11th May 2015
The Conservative victory in the General Election will reduce the pressure on elderly owners of higher-value property to downsize, claims private client law firm Wilsons.
The group asserted that the Tories’ plan to create a £175,000 transferable allowance for Inheritance Tax (IHT) means that the threshold for payment of IHT by the estate of a married couple will reach £1m provided the new Government keeps its pledge.
As a result, this could exclude a substantially larger number of higher value residential properties from IHT. The firm believes it is likely that around 20,000 fewer estates will pay IHT by the end of this Parliament in 2020, marking a fall of over 20%.
Previously an increasing number of elderly homeowners were downsizing into smaller properties so that they could reduce their estate’s future IHT bill.
Labour had promised to introduce a ‘Mansion Tax’ – an annual charge on owners of properties worth more than £2m and in some cases, this would also have been added to Inheritance Tax if the owner could not afford the charge. Wilsons said that many were expected to downsize to a lower value property not caught by the mansion tax.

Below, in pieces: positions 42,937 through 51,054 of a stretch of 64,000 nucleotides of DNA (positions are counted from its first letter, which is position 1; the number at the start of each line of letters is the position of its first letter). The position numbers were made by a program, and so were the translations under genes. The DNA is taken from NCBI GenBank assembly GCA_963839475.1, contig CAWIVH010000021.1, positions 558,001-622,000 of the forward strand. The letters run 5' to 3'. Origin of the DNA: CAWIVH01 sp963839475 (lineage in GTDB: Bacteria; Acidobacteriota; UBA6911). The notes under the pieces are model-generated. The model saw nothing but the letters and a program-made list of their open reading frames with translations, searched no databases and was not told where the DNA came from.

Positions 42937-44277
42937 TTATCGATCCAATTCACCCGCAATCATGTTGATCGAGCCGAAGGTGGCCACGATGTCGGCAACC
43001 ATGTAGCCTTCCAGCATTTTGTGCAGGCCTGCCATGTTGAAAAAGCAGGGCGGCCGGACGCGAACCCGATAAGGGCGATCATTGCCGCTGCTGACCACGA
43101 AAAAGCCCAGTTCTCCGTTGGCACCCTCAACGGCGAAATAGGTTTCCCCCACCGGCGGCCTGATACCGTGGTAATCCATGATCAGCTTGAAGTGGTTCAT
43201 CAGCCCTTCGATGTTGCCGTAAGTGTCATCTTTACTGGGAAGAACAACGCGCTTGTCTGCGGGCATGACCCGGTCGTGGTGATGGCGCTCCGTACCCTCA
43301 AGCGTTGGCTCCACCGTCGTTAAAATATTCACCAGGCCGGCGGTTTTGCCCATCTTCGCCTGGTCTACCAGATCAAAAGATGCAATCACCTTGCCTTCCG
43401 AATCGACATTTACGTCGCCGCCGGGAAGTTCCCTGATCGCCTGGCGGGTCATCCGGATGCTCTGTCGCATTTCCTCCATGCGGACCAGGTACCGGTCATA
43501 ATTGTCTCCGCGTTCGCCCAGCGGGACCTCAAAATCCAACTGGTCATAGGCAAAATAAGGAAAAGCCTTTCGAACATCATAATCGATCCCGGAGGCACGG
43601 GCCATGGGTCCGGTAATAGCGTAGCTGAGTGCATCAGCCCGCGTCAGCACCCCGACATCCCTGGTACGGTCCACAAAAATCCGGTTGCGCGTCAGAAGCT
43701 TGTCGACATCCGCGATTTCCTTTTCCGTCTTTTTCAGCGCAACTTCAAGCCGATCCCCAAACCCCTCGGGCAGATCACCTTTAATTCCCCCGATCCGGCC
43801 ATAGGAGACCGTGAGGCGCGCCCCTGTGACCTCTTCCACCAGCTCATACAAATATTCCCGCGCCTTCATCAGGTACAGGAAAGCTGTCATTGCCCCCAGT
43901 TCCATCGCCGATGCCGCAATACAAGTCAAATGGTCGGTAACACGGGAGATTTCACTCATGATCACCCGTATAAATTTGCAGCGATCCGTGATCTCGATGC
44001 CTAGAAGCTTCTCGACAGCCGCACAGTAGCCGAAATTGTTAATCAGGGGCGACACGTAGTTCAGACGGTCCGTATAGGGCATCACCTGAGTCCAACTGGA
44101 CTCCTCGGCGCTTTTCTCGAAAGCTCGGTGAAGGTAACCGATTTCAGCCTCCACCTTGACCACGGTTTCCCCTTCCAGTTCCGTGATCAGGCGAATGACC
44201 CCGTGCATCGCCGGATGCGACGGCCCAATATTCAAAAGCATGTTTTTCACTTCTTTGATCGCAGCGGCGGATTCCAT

Rupert Wilkinson, partner in Wilsons’ Private Client team, said: “Many elderly couples with properties worth upwards of the current threshold of £650,000 had to consider selling their houses and giving away money to avoid their estates having to pay the 40% IHT rate. A lot of them will now be delighted at the prospect of their estates being free of Inheritance Tax .
“With the threat of a Mansion Tax all but disappearing, a lot of elderly homeowners will come out of this election with their property wealth more secure.”